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Caring for the Elderly

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I had said in another post I would list things that would help when caring for the elderly, or just someone that is handicapped.  A lot of these everyone knows of and might be some things that are new for some.  

Anyone have other ideas please add to the list.  It might help one day to know and to maybe buy some of these things as you are able. I for one had to buy some of it at one time.  Ouch!



Portable toilet 

Commode pail liners

Toilet safety rails

Bed assist bar

extra sheets as you might have to wash them more often. I have 3 sets and have had to wash them twice a week as DH stays in bed more now. 

lots of towels and washclothes

pans like the size of a dish pan for washing person in bed. I have done that many times with DH both with his stroke and now with his illness now.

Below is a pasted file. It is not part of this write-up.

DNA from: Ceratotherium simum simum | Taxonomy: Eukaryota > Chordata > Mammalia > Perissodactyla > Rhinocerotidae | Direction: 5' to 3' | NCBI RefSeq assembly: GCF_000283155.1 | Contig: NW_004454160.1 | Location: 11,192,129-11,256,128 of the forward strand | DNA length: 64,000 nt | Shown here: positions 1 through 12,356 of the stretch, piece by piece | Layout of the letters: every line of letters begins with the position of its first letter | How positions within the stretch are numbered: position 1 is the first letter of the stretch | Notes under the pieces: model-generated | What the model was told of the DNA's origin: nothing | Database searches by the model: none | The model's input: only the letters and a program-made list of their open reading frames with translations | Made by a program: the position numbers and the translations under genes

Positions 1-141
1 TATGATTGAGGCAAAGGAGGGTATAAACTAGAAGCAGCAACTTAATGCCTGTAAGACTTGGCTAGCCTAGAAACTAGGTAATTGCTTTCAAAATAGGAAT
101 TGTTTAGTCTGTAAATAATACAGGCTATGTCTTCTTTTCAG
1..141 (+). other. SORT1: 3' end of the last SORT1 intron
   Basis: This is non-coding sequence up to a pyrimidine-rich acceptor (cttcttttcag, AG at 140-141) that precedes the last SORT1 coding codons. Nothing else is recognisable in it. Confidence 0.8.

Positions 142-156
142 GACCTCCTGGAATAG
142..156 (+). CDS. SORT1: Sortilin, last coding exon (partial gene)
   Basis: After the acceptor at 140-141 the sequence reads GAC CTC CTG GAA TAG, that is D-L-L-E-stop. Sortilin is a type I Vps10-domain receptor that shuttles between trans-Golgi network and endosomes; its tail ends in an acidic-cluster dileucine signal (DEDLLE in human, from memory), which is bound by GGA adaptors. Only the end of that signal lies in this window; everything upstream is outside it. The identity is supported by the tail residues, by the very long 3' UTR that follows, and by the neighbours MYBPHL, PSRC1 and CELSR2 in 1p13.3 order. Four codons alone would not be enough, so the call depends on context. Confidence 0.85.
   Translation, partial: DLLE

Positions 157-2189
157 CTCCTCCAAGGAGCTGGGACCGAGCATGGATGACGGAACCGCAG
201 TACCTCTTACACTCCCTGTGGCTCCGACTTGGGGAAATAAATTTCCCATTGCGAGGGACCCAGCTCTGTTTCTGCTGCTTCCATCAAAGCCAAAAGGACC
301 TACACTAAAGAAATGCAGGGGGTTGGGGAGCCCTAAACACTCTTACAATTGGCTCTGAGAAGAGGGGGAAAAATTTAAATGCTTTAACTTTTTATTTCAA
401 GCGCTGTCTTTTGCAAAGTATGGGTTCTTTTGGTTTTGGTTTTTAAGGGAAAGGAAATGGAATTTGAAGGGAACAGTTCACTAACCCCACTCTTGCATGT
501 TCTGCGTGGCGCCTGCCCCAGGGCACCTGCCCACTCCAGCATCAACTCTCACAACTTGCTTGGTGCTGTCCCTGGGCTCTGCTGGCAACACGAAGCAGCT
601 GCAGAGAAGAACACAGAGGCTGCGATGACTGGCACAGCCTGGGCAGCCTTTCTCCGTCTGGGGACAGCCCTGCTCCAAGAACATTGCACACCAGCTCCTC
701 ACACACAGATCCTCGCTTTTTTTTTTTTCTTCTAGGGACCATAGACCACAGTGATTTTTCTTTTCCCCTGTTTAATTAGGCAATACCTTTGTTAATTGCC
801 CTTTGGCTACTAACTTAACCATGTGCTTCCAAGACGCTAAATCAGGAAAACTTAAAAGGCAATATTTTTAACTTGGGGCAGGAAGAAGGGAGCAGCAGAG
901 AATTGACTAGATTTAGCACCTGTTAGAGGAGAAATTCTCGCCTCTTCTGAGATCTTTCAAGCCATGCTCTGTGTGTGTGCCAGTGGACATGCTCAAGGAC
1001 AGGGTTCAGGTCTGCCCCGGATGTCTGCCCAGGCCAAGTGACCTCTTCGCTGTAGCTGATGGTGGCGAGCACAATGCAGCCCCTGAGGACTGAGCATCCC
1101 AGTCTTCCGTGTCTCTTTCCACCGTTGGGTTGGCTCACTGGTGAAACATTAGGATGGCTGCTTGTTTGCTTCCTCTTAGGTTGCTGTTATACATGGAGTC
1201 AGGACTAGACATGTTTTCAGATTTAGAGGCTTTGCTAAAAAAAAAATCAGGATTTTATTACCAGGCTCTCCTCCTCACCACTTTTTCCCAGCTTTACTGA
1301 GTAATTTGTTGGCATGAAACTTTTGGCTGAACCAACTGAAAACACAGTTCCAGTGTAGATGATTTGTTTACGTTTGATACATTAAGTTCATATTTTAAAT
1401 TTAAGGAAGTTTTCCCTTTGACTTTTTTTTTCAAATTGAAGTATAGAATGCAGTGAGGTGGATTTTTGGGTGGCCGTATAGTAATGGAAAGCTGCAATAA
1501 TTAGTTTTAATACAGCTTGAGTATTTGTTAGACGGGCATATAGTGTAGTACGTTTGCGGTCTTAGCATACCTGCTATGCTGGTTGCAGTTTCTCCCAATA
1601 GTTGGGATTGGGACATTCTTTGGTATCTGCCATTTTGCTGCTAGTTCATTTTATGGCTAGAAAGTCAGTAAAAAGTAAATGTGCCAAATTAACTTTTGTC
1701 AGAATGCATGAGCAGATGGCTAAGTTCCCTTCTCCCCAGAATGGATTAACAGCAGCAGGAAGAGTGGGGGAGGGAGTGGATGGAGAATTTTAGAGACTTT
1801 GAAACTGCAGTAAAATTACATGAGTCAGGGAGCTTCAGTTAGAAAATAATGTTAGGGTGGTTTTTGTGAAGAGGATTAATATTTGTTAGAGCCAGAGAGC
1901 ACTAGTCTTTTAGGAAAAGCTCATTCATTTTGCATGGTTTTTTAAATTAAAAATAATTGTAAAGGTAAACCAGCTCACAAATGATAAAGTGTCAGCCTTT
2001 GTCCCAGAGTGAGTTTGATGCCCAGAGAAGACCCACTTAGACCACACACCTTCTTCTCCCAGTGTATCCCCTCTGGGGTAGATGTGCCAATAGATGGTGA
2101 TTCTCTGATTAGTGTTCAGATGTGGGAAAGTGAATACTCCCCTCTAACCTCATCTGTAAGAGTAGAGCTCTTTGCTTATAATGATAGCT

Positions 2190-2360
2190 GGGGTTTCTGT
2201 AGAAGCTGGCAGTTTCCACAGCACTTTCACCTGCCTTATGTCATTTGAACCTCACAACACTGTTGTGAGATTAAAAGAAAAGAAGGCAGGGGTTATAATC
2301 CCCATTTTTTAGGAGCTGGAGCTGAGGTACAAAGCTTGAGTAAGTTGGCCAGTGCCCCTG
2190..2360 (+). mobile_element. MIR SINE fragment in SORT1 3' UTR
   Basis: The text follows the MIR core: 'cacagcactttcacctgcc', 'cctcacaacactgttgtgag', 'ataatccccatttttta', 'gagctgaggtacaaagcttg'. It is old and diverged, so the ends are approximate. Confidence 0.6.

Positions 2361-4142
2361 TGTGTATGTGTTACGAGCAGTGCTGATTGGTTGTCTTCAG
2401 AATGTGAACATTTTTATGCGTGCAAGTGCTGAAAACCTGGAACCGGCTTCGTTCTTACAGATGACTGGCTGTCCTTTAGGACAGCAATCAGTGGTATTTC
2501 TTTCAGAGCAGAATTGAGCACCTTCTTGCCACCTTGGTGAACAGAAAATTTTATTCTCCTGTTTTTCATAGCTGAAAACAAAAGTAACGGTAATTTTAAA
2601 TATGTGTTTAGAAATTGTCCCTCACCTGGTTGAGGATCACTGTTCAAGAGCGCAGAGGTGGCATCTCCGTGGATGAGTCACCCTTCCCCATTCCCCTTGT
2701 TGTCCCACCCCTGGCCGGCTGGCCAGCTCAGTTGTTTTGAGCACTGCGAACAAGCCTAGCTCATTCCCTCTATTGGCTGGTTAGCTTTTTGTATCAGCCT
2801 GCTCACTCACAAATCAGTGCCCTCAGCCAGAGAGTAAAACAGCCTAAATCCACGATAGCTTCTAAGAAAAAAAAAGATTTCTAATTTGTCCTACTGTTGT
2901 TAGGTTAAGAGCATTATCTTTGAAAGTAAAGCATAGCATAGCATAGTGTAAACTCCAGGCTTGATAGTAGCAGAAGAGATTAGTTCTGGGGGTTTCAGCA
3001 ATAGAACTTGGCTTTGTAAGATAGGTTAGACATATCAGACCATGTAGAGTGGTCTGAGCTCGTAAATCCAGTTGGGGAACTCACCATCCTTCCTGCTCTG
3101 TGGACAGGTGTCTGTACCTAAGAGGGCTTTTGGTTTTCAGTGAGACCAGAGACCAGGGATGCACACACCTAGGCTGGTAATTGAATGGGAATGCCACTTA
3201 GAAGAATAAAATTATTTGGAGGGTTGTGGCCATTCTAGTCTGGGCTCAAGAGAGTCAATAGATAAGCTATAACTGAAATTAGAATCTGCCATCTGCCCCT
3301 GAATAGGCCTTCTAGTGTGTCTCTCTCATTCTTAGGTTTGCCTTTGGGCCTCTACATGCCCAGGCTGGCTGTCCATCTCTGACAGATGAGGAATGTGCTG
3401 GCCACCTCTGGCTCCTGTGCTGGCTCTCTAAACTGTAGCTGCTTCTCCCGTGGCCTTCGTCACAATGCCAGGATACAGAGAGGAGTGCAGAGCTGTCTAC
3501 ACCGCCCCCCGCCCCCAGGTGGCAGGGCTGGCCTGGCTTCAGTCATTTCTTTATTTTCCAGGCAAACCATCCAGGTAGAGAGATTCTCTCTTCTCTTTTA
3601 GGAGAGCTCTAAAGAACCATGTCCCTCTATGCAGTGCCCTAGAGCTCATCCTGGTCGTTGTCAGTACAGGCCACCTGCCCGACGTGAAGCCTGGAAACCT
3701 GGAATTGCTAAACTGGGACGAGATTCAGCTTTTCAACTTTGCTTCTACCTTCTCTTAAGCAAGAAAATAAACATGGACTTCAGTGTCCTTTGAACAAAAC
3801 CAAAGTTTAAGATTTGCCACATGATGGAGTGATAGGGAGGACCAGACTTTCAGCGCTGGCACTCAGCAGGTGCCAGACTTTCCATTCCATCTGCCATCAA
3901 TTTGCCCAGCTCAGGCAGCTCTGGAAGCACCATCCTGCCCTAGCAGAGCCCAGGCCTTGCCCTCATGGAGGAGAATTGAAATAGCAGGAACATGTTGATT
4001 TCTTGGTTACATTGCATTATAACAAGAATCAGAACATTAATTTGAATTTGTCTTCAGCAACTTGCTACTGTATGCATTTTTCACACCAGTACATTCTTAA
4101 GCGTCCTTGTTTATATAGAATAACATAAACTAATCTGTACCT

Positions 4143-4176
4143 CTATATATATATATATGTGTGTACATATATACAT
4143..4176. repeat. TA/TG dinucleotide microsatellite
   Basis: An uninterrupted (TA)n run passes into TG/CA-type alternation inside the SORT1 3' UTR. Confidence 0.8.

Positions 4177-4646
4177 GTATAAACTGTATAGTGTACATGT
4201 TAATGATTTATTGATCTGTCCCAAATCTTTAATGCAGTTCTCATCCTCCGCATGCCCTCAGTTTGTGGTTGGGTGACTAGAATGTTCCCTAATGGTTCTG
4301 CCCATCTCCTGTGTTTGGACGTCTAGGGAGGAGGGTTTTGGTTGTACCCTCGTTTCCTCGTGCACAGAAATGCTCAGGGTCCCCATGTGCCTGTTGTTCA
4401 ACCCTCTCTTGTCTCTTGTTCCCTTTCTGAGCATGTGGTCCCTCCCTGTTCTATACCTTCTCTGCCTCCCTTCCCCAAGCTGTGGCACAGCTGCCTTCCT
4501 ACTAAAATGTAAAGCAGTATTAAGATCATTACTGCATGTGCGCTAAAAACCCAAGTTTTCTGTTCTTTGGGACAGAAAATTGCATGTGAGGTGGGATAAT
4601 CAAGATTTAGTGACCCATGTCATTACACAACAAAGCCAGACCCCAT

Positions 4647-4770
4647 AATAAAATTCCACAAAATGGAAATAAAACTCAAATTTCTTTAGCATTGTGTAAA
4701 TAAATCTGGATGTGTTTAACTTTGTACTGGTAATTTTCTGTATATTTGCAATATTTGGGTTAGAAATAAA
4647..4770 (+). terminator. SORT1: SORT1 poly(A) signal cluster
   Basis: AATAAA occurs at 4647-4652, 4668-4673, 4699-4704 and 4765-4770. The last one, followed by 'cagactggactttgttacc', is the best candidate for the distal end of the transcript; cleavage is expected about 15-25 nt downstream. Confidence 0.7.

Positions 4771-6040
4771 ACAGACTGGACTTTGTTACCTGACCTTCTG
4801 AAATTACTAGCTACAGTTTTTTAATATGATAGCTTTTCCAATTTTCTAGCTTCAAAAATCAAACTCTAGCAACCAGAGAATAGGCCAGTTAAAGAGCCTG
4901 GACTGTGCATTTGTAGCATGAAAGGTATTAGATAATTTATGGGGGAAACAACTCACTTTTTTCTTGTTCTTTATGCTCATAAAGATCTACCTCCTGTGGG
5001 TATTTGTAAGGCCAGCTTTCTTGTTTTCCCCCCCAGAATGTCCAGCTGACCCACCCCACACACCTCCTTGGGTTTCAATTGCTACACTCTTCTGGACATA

grab bars for shower

shower chair

baby wipes as well as the adult bath wipes that are much larger for adults 



wheel chair or rollator that can be used as a wheel chair also. I am thinking of buying one of these. 

elevated toilet seat

condom catheter for men. Great for night time as you don't have to get up during night every hour.. 

women's urinal with collection bottle.  Much like the go girl but has a tube and a bottle for collection on urine.  Also great for camping and road trips.

Adult diapers or pull-up style for both men and women

Incontinence pads for under the patient

waterproof pads for bed.  Get the size for your bed.  I am getting a queen size one for us. 

Bidet for elderly that has a problem with wiping. 

Risers for raising the bed if needed.  We had to lower ours. 

small trash bags as well as the larger ones.

Blood pressure cuff 


oxygen finger monitor

diabetic supplies

scales for weighing.  Needed for cong. heart failure